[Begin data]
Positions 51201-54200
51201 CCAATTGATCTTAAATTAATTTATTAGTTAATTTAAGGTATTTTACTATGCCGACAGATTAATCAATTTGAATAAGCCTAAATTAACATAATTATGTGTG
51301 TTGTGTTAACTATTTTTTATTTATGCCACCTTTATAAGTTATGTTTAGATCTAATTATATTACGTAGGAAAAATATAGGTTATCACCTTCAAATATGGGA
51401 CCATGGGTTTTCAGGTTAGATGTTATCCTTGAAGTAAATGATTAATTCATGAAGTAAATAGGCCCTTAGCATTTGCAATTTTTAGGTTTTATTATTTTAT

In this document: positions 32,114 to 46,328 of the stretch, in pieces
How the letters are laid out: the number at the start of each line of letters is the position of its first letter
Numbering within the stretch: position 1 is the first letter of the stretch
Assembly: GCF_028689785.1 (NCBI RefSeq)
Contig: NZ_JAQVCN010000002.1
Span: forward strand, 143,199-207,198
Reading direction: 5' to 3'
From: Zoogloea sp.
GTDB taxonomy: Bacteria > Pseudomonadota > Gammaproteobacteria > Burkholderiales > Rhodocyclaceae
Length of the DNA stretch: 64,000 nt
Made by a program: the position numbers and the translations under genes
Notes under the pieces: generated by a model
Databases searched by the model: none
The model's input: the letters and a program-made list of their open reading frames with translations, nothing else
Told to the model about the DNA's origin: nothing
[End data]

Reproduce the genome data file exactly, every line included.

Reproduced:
Positions 51201-54200
51201 CCAATTGATCTTAAATTAATTTATTAGTTAATTTAAGGTATTTTACTATGCCGACAGATTAATCAATTTGAATAAGCCTAAATTAACATAATTATGTGTG
51301 TTGTGTTAACTATTTTTTATTTATGCCACCTTTATAAGTTATGTTTAGATCTAATTATATTACGTAGGAAAAATATAGGTTATCACCTTCAAATATGGGA
51401 CCATGGGTTTTCAGGTTAGATGTTATCCTTGAAGTAAATGATTAATTCATGAAGTAAATAGGCCCTTAGCATTTGCAATTTTTAGGTTTTATTATTTTAT

In this document: positions 32,114 to 46,328 of the stretch, in pieces
How the letters are laid out: the number at the start of each line of letters is the position of its first letter
Numbering within the stretch: position 1 is the first letter of the stretch
Assembly: GCF_028689785.1 (NCBI RefSeq)
Contig: NZ_JAQVCN010000002.1
Span: forward strand, 143,199-207,198
Reading direction: 5' to 3'
From: Zoogloea sp.
GTDB taxonomy: Bacteria > Pseudomonadota > Gammaproteobacteria > Burkholderiales > Rhodocyclaceae
Length of the DNA stretch: 64,000 nt
Made by a program: the position numbers and the translations under genes
Notes under the pieces: generated by a model
Databases searched by the model: none
The model's input: the letters and a program-made list of their open reading frames with translations, nothing else
Told to the model about the DNA's origin: nothing